There’s nothing quite as frustrating as taking hours to do something that should take only a short while. Yet fleet maintenance professionals often find themselves in that position—working to solve an issue and finding at least three more to address. And this is especially true if the fleet is comprised of older models. Older models come with their fair share of headaches, and little aggravations such as stripped bolts on engine components can cause more downtime than necessary.
They tell you not to sweat the small stuff, but sometimes that’s impossible when the small stuff causes a major headache. Sometimes the small stuff prevents you from addressing the major problem, and that in itself becomes an issue. When it comes to fleet maintenance, it’s helpful to keep tools in your shop that work hard so you can work smart. This month we’re reviewing Bolt Biter from GearWrench, a product that prevents you from sweating the small stuff.
WHAT IS IT?
Bolt Biter is a relatively new extraction socket system by GearWrench. The extraction sockets are advertised to grip rusted or rounded fasteners instead of cutting into them. Its bidirectional design tightens or loosens damaged fasteners. The design is meant to sit easily onto the fastener and doesn’t allow the fastener to jam into the socket.
The Bolt Biter system features “minus-size” sockets that are designed to fit fasteners that are worn down past their original size. Bolt Biter sockets were also designed durable enough to be used with a variety of tools, such as ratchets, pliers, wrenches, and impact guns. It features dual-sized sockets that work with both SAE and metric fasteners. Finally, Bolt Biters are made from a durable chrome molybdenum body with a corrosion-resistant black oxide finish.
WE TRIED IT
Released in January of this year, the Bolt Biter has very few reviews online. In fact, I shopped around and only found reviews from The Home Depot’s website. Nevertheless, the majority of reviewers give this product five stars, using words such as “amazing,” “high quality,” and “exceptional strength and durability” to describe the product. As much as I rely on customer reviews when I consider a purchase, there’s nothing quite like first-hand experience.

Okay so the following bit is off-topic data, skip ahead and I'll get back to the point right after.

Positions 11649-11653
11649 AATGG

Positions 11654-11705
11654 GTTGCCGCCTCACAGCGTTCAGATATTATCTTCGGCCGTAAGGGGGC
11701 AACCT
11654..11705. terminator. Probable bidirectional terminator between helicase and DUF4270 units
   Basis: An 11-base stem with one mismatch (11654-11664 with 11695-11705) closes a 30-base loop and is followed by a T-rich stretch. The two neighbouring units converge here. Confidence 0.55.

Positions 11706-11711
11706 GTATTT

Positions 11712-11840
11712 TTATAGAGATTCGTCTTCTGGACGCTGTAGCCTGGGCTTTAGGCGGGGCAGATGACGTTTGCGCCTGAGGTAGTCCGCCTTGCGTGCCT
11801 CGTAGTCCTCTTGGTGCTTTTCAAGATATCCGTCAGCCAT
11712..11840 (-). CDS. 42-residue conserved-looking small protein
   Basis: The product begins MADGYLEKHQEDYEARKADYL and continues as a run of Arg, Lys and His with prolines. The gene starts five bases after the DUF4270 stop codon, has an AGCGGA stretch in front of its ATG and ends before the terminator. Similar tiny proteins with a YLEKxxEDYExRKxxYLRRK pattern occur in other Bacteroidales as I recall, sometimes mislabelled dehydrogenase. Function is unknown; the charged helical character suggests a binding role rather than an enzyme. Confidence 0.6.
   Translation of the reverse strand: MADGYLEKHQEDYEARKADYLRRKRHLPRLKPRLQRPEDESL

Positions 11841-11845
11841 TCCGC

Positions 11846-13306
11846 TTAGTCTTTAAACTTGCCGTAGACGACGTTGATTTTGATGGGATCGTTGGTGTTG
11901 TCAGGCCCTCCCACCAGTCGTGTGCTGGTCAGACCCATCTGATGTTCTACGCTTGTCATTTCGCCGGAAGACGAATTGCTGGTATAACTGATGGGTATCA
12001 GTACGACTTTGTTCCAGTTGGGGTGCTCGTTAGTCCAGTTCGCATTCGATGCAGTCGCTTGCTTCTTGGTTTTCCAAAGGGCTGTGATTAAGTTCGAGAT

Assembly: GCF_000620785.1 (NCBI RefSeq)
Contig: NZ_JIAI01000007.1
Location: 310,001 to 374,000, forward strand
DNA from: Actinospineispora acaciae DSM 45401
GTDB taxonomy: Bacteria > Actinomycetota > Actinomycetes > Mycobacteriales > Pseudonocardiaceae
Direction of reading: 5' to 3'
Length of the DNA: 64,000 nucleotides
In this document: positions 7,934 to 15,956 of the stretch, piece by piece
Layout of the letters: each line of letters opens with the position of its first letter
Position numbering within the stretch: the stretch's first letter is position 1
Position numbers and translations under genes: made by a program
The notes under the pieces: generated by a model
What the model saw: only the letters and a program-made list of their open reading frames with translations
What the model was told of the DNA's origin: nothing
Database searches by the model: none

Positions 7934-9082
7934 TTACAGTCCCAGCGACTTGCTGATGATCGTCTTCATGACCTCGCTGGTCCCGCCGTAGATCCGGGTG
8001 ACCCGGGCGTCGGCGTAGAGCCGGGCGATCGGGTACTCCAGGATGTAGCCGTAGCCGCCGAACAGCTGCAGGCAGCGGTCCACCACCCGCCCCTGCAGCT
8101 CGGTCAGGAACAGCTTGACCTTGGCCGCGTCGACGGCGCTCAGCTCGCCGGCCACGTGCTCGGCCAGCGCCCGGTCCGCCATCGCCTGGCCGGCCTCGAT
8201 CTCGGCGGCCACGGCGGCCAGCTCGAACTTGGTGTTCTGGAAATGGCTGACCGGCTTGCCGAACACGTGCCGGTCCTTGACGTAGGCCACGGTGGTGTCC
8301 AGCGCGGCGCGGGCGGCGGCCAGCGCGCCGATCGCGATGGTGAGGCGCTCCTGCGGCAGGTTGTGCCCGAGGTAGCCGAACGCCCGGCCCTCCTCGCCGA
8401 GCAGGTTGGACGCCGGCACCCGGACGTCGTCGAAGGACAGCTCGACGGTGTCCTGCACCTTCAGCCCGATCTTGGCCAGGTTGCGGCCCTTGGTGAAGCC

I’m not a mechanic. I’m not sure I’ve ever used an extraction socket in my life. However, I know a good mechanic who uses them almost on a daily basis. His name is Jeff Honeycutt, and he owns Jeff’s Auto Repair in Anniston, Alabama. He’s been a mechanic for 16 years. Thankfully he was willing to try Bolt Biters for me.
He used the sockets on a 2014 Corvette engine with a stripped bolt. Normally he’d have to fight and tug at a stripped bolt awhile before it finally came loose, but he was able to extract that bolt from the engine in less than a minute.
He said he found the Bolt Biters easy to read, easy to see—thanks to Bolt Biter’s laser-etched markings—and very easy to use. “A five-year-old could use it with no problem,” Jeff said. “It’s easy as 1-2-3.”
Although Jeff hadn’t used the Bolt Biters for but a few days, he believes the tools are more durable than some of the more expensive tools he uses in his shop. “(Competitor tools) are more expensive and supposed to be the best, but not compared to the Bolt Biter.” (He actually said this, guys!) He admits he really put the Bolt Biters to the test and says they just wouldn’t break.
Maybe GearWrench should sign up Jeff for an ambassador program, because he seemed sold on the product. He told me he’s already recommended it to other mechanics, and he already lent them to a friend. According to Jeff, this is a tool every mechanic needs in their toolbox. It’s durable, easy to use, and can be found at The Home Depot for $45 for a set of eight. Breeze through the small stuff with Bolt Biter.
MODERN WORKTRUCK SOLUTIONS:
OCTOBER 2019 ISSUE
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